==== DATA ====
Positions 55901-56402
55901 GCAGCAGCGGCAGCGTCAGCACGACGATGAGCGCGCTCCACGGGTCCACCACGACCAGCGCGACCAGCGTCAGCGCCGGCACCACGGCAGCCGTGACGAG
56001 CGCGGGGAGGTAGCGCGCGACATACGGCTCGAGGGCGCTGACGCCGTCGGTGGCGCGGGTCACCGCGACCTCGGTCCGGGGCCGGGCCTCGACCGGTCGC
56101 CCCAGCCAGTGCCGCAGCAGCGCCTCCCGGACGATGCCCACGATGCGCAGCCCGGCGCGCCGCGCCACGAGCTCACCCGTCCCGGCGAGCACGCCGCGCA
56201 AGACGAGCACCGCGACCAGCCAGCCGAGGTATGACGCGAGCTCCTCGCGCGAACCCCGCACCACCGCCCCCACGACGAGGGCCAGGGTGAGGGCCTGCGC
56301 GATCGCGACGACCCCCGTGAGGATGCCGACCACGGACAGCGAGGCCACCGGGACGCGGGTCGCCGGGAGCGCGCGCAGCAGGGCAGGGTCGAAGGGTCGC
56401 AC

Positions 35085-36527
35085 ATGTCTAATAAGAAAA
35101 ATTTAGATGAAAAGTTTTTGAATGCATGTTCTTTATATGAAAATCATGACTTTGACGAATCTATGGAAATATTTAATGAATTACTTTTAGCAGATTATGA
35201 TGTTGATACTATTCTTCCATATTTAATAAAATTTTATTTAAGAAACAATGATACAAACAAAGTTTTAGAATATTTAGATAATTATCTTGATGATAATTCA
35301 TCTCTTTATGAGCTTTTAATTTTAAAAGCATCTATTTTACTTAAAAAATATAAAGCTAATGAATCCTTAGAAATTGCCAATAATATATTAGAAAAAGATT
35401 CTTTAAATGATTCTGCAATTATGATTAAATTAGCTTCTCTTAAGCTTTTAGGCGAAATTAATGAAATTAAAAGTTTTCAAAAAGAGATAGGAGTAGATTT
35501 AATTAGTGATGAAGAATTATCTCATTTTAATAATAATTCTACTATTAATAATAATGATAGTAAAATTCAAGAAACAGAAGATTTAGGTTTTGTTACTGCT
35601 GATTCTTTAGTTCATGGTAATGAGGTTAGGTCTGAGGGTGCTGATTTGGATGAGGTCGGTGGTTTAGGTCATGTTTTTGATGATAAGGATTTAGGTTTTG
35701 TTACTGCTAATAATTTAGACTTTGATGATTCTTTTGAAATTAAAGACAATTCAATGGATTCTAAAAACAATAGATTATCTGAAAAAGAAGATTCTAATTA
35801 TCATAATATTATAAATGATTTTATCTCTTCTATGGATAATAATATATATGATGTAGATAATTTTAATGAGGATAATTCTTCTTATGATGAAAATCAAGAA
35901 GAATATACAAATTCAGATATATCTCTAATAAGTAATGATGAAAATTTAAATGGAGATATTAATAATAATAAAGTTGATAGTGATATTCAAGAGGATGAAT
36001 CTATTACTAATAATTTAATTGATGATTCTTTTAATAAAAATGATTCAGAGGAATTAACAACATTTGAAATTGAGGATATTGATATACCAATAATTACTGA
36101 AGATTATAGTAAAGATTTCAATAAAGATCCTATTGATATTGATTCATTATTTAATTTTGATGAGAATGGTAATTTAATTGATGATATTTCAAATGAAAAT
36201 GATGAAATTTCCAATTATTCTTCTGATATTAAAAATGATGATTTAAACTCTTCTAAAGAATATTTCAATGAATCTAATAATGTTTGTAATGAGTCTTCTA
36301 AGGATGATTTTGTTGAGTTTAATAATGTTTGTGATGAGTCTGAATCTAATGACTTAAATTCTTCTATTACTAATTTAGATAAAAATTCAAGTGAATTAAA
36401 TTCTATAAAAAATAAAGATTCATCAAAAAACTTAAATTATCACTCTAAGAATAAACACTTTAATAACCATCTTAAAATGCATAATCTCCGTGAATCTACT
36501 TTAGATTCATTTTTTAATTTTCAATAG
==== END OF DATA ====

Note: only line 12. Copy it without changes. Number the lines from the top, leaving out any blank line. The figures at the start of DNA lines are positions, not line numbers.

35301 TCTCTTTATGAGCTTTTAATTTTAAAAGCATCTATTTTACTTAAAAAATATAAAGCTAATGAATCCTTAGAAATTGCCAATAATATATTAGAAAAAGATT